29 Sep 2022

How to handle empty nest syndrome

This is the time of year when many parents are forced to come to terms with the fact that their children have become adults and are setting off on their own journey. For many parents, the ritual of the trip in an overladen car to university is a bitter-sweet experience: of course it would be churlish not to participate in your son or daughter’s excitement, but at the same time you are having to face the fact that an era is over and your own family life will never feel the same again.

Confronted with the reality of the empty nest, it is all too easy to refuse to accept that you are now the parent of a newly-fledged adult, and this refusal is manifested in desperate clinginess and curiosity about their independent life. Repeatedly calling your son or daughter, demanding regular updates on the minutiae of their everyday life, is soon going to feel oppressive and intrusive.

You will have to learn to trust your son or daughter, and give them space to explore their newfound freedom. This means modifying your behaviour in the following ways:

• Stand back and let go. Accept that interference in your offspring’s life will be met with irritation, resentment or rejection.

• Lose the habits of a lifetime, and stop treating your grownup offspring as children. This means listening to what they’re saying, taking them seriously, respecting their opinions, and resisting the temptation to lecture, tease or nag.

• As far as possible, keep your opinions to yourself. Quibbling with your offspring over everything from their choice of car to life partner will only alienate them. Everyone should have the freedom to make their own decisions – and, sometimes, mistakes.

• Be supportive. Give your sons and daughters positive encouragement in everything  (within reason) they choose to do – even if you can’t understand why they’re doing it...

• Don’t aid and abet regression. You may find your offspring are all too willing to return to the parental home for pampering, and are more than ready to regress into sloppy adolescents. This is a dangerous precedent, and will only happen if you are colluding with them. Instead, ask them to help out around the house and garden, give them tasks and errands, and keep them busy. Don’t offer to do their washing!

• Don’t let them take you for granted. All too often your desire to continue playing a central role in your offspring’s lives can turn you into a doormat. They can rely on you for subsidies, lifts, loans, and much more. If they don’t learn to ask you politely for assistance, and thank you graciously when they receive it, they will not be acquiring essential social skills that will be vital in their adult life.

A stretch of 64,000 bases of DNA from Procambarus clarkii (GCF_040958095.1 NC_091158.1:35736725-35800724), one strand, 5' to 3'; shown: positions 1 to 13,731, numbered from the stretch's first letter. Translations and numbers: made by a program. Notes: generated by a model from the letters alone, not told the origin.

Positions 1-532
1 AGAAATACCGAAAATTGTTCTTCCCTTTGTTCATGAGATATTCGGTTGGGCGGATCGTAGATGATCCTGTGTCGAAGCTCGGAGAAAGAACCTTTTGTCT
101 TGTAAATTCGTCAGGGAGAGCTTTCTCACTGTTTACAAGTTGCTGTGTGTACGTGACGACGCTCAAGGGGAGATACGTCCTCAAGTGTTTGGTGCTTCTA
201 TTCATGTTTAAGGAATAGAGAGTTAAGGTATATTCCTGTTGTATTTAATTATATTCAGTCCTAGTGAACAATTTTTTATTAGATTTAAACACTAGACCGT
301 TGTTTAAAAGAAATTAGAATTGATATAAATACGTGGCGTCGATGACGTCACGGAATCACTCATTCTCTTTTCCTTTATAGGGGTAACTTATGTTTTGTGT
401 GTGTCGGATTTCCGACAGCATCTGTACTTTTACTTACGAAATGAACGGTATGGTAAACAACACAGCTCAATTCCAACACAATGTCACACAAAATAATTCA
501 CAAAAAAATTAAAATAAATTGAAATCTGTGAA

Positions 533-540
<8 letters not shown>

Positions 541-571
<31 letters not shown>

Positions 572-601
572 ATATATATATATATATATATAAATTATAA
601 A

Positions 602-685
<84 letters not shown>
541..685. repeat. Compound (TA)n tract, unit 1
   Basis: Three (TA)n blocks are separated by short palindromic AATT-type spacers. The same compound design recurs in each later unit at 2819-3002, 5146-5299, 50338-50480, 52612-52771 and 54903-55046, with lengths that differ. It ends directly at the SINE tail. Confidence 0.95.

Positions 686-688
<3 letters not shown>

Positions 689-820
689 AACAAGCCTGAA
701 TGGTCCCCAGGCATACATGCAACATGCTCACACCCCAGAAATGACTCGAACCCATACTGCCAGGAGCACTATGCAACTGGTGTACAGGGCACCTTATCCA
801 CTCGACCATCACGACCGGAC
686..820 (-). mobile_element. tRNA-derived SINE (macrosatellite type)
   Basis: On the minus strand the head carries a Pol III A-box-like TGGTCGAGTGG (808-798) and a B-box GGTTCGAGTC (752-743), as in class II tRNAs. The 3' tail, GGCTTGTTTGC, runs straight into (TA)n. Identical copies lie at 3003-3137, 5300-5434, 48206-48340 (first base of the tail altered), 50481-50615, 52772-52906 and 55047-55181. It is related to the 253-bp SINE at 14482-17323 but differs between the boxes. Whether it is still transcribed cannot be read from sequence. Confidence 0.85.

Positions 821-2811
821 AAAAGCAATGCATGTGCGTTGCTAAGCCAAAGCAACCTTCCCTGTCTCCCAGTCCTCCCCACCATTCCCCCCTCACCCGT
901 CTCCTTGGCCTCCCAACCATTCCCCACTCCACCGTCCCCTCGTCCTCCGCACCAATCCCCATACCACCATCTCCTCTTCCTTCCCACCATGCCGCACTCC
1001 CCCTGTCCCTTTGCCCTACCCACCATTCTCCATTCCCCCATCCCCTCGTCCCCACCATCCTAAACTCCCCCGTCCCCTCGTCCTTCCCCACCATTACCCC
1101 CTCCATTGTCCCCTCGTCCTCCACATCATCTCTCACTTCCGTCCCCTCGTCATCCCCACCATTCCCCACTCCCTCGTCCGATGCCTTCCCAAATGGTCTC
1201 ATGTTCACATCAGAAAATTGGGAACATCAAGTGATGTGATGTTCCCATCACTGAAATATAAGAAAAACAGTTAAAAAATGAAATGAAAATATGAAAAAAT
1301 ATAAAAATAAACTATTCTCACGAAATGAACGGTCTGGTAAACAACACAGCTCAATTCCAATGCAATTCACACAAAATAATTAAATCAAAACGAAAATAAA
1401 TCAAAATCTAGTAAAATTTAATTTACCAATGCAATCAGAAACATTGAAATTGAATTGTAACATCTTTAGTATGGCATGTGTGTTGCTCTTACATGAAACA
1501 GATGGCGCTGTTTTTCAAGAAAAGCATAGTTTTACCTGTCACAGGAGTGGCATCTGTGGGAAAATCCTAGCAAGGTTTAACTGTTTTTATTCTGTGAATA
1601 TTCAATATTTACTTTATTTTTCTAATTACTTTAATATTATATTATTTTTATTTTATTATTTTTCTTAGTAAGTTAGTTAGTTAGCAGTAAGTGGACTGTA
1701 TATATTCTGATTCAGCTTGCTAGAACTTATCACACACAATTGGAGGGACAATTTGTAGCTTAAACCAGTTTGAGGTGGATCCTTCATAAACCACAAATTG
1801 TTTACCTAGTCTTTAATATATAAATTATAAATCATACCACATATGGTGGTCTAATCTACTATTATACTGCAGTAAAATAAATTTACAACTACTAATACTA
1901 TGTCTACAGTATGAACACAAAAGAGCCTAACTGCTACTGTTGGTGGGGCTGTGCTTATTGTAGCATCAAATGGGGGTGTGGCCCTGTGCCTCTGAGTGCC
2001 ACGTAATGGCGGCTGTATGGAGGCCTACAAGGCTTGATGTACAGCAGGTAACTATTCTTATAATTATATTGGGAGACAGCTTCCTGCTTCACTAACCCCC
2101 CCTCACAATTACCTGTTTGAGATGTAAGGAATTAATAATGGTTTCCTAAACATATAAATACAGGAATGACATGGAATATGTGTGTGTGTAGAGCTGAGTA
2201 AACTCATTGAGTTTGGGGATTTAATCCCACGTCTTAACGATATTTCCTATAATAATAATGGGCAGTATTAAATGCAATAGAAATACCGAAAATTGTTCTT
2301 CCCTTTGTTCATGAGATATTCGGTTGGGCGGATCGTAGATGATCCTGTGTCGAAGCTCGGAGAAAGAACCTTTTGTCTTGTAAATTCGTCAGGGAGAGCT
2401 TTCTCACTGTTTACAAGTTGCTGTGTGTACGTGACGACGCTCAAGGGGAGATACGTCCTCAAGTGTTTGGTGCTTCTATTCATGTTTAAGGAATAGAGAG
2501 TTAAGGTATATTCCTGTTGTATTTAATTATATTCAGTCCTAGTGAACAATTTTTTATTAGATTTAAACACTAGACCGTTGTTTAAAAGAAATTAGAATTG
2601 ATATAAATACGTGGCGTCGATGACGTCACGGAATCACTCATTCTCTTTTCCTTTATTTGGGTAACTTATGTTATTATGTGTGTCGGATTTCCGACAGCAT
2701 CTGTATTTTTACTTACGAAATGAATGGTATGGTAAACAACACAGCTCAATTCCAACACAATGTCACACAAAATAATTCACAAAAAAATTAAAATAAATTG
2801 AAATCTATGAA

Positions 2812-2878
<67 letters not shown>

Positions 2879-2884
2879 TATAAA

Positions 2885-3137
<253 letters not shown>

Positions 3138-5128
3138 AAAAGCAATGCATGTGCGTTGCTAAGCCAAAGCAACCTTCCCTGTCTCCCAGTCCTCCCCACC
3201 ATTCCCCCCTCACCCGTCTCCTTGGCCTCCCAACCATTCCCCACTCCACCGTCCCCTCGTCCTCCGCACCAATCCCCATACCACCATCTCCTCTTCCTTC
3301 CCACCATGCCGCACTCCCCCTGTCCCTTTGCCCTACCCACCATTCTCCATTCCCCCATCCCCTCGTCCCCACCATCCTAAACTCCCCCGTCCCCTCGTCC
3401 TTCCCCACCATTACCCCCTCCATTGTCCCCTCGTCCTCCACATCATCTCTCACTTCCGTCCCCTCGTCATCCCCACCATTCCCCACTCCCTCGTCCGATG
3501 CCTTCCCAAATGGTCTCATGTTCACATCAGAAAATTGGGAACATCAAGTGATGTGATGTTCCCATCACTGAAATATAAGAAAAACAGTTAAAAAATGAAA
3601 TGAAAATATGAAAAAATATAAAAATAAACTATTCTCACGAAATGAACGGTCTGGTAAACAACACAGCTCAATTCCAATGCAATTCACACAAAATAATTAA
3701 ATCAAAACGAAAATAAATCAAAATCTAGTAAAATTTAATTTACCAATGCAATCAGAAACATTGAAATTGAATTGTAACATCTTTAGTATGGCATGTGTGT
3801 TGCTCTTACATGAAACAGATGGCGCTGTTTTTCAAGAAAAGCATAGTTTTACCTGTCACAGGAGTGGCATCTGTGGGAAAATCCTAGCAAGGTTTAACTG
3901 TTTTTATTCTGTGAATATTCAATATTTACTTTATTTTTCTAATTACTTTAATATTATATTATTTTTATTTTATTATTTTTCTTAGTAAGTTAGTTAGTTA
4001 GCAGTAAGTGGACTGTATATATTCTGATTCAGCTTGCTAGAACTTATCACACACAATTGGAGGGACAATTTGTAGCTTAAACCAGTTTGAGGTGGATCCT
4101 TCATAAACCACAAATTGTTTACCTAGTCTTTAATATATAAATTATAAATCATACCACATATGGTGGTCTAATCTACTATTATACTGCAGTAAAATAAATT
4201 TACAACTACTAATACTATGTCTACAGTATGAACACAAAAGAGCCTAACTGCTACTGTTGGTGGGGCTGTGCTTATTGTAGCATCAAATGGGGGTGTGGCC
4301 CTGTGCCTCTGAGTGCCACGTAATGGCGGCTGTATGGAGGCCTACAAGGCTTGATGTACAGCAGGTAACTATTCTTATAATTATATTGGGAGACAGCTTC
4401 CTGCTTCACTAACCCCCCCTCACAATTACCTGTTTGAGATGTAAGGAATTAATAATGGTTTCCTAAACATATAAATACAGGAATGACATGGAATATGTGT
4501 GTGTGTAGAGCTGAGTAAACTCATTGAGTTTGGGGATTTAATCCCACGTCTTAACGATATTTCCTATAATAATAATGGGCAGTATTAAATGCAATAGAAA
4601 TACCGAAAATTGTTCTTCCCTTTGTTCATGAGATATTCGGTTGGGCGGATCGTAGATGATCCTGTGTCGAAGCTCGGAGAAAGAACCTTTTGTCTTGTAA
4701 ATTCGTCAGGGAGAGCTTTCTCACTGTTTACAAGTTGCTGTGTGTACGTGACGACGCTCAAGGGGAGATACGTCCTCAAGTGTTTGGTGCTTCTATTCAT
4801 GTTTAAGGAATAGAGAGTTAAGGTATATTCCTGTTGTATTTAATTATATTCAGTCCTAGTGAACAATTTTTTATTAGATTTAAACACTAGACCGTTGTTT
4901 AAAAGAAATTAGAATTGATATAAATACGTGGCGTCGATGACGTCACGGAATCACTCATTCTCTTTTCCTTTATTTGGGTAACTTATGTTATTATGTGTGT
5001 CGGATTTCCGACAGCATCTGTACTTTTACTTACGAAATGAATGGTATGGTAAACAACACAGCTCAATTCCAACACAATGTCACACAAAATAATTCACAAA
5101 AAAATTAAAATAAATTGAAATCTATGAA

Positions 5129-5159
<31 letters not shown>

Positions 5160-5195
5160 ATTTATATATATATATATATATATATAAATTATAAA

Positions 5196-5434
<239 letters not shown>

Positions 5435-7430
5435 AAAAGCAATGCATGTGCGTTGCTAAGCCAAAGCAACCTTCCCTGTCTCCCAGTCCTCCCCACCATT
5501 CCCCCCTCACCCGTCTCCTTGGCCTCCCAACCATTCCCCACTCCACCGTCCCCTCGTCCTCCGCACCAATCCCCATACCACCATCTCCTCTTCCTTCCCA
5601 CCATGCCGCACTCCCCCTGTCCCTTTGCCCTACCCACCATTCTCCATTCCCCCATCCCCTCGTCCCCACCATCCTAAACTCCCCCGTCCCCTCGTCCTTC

• Don’t pry. They will not tell you everything, and you must respect their privacy. Looking at their text messages, following them on social media, snooping on Facebook, or peeking at their diaries is simply not acceptable, no matter how desperate you are to know the truth. You just have to hope that, providing you build up a good, mature relationship with your offspring, they will feel able to tell you everything in due course.

• You will always worry about your sons and daughters, but be careful about expressing your anxieties directly to them. All too often, your worry becomes an extra burden, and they may choose not to off-load their problems on you, because they fear your reaction. This may lead to a cycle of secrecy and restraint.

• Try, as far as possible, to take the lead from your offspring when it comes to keeping in touch. Your son or daughter may find daily phone calls oppressive, so it’s probably best to stand back and let the younger generation come to you. Gradually a pattern of communication that is acceptable to all concerned will be established, and you will then be able to play your part in maintaining it.

• Make it clear that you’re always happy to see them, but don’t beg them to come and visit (unless you have a very good reason). They may be very caught up in their own lives, and will see your repeated invitations as needy and demanding. By rejecting your obvious desire to see them they may make themselves feel guilty, and therefore resentful, towards you, and a dangerous vicious circle will be set in motion. Wait for them to come to you.

• Be positive. All the members of your family will need your support and affirmation throughout their lives, so don’t be afraid to give it. Compliment them on their appearance, their new house, their partner’s success. Tell them how proud you are when they get a degree, a new job, a promotion. It’s never a bad idea to show them how much you care.


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